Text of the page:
Using BlackBerry Dynamics and Android Things to Securely Manage a Smart Speaker

Recently, Google announced that they are refocusing Android Things to be a platform for building smart speakers and smart displays. We love using smart speakers, and are excited to see what new and creative devices will emerge from this shift. But after years of working as cyber-security professionals, it’s tough to put all our trust in a voice-enabled device beaming conversations to the cloud. We need to be sure that the OEMs building these speakers are thinking about security first and foremost.

Today, OEMs can use BlackBerry Dynamics to secure smart devices built on Android Things. After reading our first blog post, you should be familiar with the basics of setting up BlackBerry Dynamics and the Android Things framework to secure your IoT applications. Today, we’d like to expand on this topic by showing you a little more of what BlackBerry Dynamics is capable of.

3 essential features that allow BlackBerry Dynamics to secure smart speakers are:

1.     Programmatic Activation and Authentication for devices

2.     Remotely applying app configuration policies

3.     Integration with BlackBerry Enterprise Mobility Server (BEMS)

These are 3 very powerful tools that will enable new possibilities for Android Things applications, by providing the enterprise level of security that BlackBerry is famous for.

Programmatic Activation

When activating and authorizing a regular BlackBerry Dynamics application via BlackBerry UEM, an email and access key are required. However, the majority of IoT devices do not have a graphical user interface to facilitate this process. To get around this, we can use the programmatic activation API. This allows us to automatically activate and authenticate our Android Things application, enabling all the network and application security of BlackBerry Dynamics.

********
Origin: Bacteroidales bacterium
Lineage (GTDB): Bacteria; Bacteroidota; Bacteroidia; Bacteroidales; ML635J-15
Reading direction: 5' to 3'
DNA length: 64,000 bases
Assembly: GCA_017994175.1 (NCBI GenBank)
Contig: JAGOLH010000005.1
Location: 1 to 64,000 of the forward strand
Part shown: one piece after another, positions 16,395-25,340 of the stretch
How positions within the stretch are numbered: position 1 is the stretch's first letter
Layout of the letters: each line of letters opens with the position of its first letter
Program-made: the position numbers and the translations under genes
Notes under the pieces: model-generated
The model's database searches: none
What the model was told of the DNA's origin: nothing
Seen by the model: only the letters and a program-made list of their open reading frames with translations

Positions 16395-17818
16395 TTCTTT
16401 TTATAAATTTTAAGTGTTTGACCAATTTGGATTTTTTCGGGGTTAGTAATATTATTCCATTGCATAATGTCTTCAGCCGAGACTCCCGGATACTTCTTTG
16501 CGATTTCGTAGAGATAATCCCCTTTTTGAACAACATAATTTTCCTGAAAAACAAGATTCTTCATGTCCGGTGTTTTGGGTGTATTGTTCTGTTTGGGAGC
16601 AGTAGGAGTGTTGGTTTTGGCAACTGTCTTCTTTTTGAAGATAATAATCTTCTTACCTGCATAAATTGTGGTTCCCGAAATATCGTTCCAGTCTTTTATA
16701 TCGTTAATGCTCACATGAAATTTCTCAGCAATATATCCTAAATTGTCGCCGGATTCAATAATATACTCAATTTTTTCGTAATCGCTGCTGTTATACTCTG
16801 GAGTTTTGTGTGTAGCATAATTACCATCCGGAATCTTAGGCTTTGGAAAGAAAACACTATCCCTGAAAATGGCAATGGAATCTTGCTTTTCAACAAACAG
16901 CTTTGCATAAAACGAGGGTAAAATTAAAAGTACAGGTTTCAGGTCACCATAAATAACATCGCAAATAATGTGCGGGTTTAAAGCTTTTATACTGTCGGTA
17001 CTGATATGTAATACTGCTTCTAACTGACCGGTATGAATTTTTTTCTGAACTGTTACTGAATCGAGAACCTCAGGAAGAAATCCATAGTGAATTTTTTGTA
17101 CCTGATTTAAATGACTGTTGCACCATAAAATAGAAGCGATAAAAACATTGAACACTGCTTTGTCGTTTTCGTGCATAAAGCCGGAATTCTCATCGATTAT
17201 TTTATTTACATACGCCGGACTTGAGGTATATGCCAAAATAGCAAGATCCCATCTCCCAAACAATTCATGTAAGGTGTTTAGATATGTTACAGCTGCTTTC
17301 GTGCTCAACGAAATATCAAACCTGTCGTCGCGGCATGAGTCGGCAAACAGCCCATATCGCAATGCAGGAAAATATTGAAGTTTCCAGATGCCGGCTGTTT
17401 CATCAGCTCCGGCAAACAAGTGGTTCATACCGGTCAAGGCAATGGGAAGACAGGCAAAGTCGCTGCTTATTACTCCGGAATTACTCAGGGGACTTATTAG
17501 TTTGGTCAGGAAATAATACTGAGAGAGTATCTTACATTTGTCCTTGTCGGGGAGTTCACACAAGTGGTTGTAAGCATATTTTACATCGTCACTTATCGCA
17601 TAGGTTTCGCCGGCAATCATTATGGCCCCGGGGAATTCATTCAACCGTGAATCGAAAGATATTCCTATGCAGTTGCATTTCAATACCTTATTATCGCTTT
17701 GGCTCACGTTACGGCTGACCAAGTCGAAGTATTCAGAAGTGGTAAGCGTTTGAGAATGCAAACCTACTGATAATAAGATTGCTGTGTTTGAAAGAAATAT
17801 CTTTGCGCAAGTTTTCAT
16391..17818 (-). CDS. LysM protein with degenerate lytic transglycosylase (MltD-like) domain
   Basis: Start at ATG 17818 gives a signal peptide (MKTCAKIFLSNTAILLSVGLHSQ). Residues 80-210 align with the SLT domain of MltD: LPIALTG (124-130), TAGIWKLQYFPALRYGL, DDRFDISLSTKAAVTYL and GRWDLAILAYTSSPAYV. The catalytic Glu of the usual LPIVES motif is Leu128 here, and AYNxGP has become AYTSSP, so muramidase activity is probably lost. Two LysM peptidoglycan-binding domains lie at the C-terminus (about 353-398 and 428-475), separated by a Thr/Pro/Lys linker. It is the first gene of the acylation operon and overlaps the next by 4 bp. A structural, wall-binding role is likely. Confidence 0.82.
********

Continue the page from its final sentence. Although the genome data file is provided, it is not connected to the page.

Code Snippet

private static final String FILE_NAME = "access_key.json"; private static final String EMAIL = "Email"; private static final String ACCESS_KEY = "AccessKey"; public ActivationCreds getActivationCredentials( ){ String file_contents = getSettingsFile(FILE_NAME, mContext); ActivationCreds ret = new ActivationCreds(); ret.access_key = checkSettingsFileForKey(ACCESS_KEY, file_contents); = checkSettingsFileForKey(EMAIL, file_contents); return ret; }

public CredentialsHelper.ActivationCreds getCredsFromJSON() { CredentialsHelper credsHolder = new CredentialsHelper(this); CredentialsHelper.ActivationCreds creds = credsHolder.getActivationCredentials(); return creds; }

public void activateFromJSON() { CredentialsHelper.ActivationCreds activation_creds = getCredsFromJSON(); GDAndroid.getInstance().programmaticActivityInit(this,, activation_creds.access_key); }

App Configuration

Next, let’s talk about application policy and configuration. With these features, IT admins and users are able to remotely change variables in their application from UEM. This is done by first uploading a .xml file to UEM that contains the configuration we’d like to change.